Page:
A Day When a Young Medical Student Tried to Feel Like an Expert Surgeon

I was a two-year medical student when our university in Iran decided to teach us how to perform some clinical skills through different stations with moulages and models. We had some medical equipment and devices in each station, and we had to choose and use the right ones. We were very excited and ready to use many invasive types of equipment and feel like real doctors. One station addressed ascites (fluid in the abdomen) drainage, and we had different sizes of IV catheters on that station, as well as a large size suture and some gauze pads. I was so excited because I would perform a bunch of invasive procedures on human moulages. So, while I felt like an expert cardiac surgeon with over 20 years of experience, I started the drainage with a 16-gauge gray IV catheter, and the fluid began to come out through the catheter. We had limited time, and the moulage’s abdomen was FULL of fluid, and all I was thinking about was to complete the station as soon as possible in the best way I could. So, I pulled out the catheter and put a gauze pad on it while the abdomen still had fluid. Obviously, the hole started to leak — therefore, I tried a pressure dressing for a while, but it did not seem better. That’s when I took a look at the materials I had on that station. One was a size three nylon suture, which is pretty large for humankind. As I wanted to impress everybody and looked to do invasive procedures as much as possible, I decided to stitch the hole. So, I dressed it with one “simple suture knot,” but the suture needle was big enough to make another hole on the skin of the moulage, and the fluid started to come out around the suture. Now I had two holes instead of one and I ran out of time, so I again tried pressure dressing, which would have worked in the first place if I had tried it for enough time, but I had already lost a lot of my time, and at the end, I lost all of the points of that station.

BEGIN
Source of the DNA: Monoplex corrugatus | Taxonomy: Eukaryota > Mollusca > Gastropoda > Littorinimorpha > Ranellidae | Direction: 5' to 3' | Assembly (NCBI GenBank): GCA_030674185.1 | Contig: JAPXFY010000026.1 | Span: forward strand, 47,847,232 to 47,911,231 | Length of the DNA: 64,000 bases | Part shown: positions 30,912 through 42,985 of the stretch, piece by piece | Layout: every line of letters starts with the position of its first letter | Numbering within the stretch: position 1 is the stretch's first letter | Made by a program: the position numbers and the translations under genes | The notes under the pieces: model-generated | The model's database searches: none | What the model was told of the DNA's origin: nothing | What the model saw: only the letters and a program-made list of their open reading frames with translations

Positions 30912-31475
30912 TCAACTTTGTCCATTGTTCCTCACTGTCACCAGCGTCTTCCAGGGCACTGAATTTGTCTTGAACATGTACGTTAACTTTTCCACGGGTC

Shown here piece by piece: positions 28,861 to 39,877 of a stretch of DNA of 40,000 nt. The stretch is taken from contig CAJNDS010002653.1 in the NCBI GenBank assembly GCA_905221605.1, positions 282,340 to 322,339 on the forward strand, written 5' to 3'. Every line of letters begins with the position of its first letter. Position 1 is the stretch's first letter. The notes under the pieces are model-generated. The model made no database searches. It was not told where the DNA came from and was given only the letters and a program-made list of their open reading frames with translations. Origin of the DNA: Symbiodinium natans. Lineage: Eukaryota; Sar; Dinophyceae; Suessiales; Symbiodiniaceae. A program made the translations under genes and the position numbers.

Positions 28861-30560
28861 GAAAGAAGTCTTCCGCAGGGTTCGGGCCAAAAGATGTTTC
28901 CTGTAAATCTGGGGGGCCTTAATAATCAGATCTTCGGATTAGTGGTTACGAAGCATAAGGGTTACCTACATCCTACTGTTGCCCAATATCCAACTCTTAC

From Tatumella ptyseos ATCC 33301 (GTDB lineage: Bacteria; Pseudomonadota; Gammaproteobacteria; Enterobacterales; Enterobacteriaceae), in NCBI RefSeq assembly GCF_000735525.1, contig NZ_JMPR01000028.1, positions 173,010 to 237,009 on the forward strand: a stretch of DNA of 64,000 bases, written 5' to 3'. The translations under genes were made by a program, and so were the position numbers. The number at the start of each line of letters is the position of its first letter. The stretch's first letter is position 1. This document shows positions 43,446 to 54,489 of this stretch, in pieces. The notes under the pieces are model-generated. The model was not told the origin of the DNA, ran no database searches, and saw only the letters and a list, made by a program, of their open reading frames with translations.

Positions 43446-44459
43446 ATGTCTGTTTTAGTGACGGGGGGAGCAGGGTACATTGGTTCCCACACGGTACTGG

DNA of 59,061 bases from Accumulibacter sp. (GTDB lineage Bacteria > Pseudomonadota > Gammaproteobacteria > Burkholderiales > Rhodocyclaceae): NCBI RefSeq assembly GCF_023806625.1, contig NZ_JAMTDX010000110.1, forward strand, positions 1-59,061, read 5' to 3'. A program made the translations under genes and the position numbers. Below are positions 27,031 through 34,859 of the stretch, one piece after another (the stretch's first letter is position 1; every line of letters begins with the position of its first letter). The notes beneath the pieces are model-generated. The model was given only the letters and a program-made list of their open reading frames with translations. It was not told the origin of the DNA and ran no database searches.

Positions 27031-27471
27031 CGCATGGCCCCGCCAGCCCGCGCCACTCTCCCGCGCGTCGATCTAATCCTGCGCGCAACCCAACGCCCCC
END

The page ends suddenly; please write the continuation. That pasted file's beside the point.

So, in conclusion, it is always good to think out of the box, but try not to get too far from the box and leave the galaxy in such a way that the box becomes a dot to you!


Related Content

Want to read more from the Johns Hopkins School of Medicine? Subscribe to the Biomedical Odyssey blog and receive new posts directly in your inbox.